12. The region would be crazy for rugby!

Credit: Springboks_Reuters NewsHub. Digital image. News Hub.

Move over soccer! As part of the Commonwealth, most countries in the region would be head over heels over rugby. It is practiced in Argentina today, but in this alternate reality teams like The Mayas, The Sioux, The Inca, and The Quechua Eagles would have millions of hinchas.

13. Everyone would do a year abroad in Australia. G’day mate!

Credit: aussiewordoftheday. Digital image. Sion Nagh

As part of the Commonwealth, the region would send its youngest, brightest and most desmadroso minds to the land Down Under. Saying G’Day to everyone on the street would be common and some Australian colonies would start to pop up near surfing-prone areas. Everyone would have BBQs on hot days. Very similar to Argentinian asados!

14. Clocks everywhere and no siesta!

Credit: SyncronizedClocks-166311698-(1). Digital image. Wired

It is no secret that the British are a bit anal when it comes to time. The whole continent, from Canada to Patagonia, would run like clockwork over a single timezone. Siestas? Are you kidding? No time for that! Efficiency would be the norm, but life would be a bit more boring. Puaj.

15. Harry Potter would conjure up an ancient Mayan god to defeat Voldemort

Credit: mayagoddeathahpuch11. Digital image. Ancient Pages

Our favorite wizard would not only resort to Anglo-Saxon lore, but also to Mayan ancient scriptures. He would call an ancient Mayan God to be able to finally defeat the one that shall not be named. Just look at how badass the dude on the picture is. Ay, nanita! Also, Hermione would look like a tiny cute Frida Kahlo. Ron would still be a redhead.

16. Shakira would be called Lady Shakespeare

Credit: Instagram. @shakira

Shakira would still exist (because she is a wonderful force of nature that escapes the rules of time and space, thank you very much), but she would have played homage to the great bard by calling herself Lady Shakespeare. Thou hips shall not lie! Just see how at home she looks in London in this picture.

17.  Mr. Bean would have worked with Chespireetou

Credit: ap815014119540. Digital image. MSNBC

Could you imagine a crossover between the great Chespirito and the uncanny Mr. Bean? They would have formed one of the best comedic duos of all time as if Chaplin and Buster Keaton had teamed up. Damn, we now wanna watch that!

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Here Are 9 Salsas From Across Latin America That You’ll Carry In Your Bag Every Day Of The Week

Culture

Here Are 9 Salsas From Across Latin America That You’ll Carry In Your Bag Every Day Of The Week

I guarantee that since Beyonce’s hit anthem ‘Formation’ hit the airwaves, we’ve all been wanting to channel our inner Bey and carry some hot sauce in our bags. But which one would you choose?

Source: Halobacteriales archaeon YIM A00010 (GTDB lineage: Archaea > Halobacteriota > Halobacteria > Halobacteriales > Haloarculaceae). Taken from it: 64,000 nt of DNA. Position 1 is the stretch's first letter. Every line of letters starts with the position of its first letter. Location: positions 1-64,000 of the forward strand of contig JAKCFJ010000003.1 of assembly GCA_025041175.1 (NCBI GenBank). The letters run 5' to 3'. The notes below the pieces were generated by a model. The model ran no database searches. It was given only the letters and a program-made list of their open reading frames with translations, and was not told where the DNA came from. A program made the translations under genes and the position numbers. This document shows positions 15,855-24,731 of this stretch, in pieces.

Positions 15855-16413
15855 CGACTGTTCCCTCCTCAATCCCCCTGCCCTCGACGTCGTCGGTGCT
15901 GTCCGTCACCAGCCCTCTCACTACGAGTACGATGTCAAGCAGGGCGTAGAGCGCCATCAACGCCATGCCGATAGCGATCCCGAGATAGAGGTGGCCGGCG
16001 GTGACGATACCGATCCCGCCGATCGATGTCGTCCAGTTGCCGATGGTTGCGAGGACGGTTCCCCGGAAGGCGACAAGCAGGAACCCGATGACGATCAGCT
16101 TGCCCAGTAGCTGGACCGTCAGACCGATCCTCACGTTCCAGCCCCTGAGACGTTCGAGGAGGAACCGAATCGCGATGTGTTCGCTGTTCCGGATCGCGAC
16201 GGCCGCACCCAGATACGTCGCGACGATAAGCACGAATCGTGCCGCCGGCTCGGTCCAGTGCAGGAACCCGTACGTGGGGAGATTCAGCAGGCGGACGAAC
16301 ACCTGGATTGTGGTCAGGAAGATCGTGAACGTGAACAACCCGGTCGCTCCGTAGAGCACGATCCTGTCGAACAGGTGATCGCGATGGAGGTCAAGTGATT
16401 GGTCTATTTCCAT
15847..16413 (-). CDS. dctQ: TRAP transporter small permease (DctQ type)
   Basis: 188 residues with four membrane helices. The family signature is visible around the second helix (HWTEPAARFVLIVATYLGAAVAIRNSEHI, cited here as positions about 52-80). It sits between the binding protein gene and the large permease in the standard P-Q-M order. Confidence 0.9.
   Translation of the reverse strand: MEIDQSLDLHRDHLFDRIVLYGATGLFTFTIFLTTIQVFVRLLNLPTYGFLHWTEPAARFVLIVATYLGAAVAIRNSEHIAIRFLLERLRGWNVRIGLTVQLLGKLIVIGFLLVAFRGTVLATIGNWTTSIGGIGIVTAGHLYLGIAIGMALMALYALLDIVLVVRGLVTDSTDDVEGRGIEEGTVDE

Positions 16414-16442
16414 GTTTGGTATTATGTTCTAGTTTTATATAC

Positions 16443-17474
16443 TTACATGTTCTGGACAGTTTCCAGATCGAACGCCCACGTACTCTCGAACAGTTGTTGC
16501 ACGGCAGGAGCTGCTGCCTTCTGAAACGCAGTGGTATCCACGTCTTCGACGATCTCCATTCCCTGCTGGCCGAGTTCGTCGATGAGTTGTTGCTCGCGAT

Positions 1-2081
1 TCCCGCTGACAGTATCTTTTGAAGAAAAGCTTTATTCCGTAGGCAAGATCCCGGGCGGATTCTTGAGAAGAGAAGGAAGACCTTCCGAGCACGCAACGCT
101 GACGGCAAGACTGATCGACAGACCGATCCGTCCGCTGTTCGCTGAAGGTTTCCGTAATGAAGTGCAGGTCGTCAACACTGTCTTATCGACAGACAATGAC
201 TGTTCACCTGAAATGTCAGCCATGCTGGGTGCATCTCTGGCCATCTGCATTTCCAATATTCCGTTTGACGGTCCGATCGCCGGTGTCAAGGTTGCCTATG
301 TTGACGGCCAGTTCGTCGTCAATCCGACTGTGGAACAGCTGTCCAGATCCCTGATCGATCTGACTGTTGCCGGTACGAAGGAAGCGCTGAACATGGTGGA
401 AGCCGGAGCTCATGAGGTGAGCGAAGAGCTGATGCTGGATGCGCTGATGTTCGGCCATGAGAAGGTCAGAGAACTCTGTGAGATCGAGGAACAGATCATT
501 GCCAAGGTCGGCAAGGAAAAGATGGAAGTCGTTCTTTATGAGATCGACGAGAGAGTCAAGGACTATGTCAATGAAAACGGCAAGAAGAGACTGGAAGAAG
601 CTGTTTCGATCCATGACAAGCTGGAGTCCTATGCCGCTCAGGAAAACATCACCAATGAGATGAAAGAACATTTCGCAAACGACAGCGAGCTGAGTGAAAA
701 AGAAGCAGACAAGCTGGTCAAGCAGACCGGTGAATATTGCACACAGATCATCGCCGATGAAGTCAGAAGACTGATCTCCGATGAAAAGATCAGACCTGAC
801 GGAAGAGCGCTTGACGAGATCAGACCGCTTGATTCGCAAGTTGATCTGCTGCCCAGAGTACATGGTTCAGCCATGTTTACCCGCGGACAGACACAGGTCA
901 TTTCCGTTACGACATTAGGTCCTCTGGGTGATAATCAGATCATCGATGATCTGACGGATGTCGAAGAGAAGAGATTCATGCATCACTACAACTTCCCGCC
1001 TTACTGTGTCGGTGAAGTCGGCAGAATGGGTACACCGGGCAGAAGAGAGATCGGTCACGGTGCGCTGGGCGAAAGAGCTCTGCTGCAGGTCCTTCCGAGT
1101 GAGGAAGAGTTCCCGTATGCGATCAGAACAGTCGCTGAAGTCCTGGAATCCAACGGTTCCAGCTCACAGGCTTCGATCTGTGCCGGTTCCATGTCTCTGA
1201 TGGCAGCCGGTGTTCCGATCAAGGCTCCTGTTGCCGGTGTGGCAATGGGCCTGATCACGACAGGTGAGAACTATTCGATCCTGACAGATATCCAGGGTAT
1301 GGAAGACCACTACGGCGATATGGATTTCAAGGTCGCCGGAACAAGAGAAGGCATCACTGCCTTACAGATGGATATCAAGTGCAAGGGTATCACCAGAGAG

Whether you prefer sweet and sour, ranch, spicy, or mild, when it comes to options, the possibilities are endless!

A sauce’s beauty is that every country has its famous creation that usually accompanies their traditional dishes. Every Latin American country has its mouth-watering sauce that was created using recipes passed down from ancestors.

AJILIMOJILI

In Puerto Rico, this sauce is quite popular because of its ají dulce flavor – a mix of sweet and sour notes. The green salsa is the Caribbean’s version of hot sauce and is added to recipes, such as seafood and boiled vegetables.

VALENTINA

Few of us don’t know about the magic that is Valentina. Pour that sauce all over your papas, pizza, jicama, elotes, and so much more. And it’s great because it’s available in a variety of heat levels so everyone can enjoy. 

TIÁ LUPITA HABANERO SAUCE

This Habanero Hot Sauce is an original family recipe of the brand and combines just the right amount of heat with each fruit’s natural sweetness. It is handmade in small batches, using only habanero peppers, dates, mangos, and spices. All ingredients are sourced from local farms and are non-GMO and gluten-free certified.

The sauce can be used as a condiment with breakfast burritos, eggs, sandwiches, tacos, pulled pork, steak, chicken, fish, quesadillas, and more.

CHIMICHURRI

Chimichurri is mostly tied to Argentina, even though other countries also serve the herb-based salsa. To achieve the perfect chimichurri, mix parsley, oregano, garlic, onion, pepper, vinegar, and olive oil. Pair with meat cuts like churrasco and watch the magic happen.

CHIRMOL

In Central America, chismol or chirmol is made of tomatoes, onion, peppers and other ingredients. It’s similar to pico de gallo and is used in a variety of dishes.

RICANTE

Sauce, dressing, dip, marinade… Ricante does it all and with no sugar or salt added and with just the right amount of approachable spice. Ricante is not only Non-GMO, Gluten-Free, and Keto Friendly, but tiá approved!

Ricante launched with five incredibly unique hot sauces, marrying non-traditional essences like apples, mangos, carrots, and habaneros.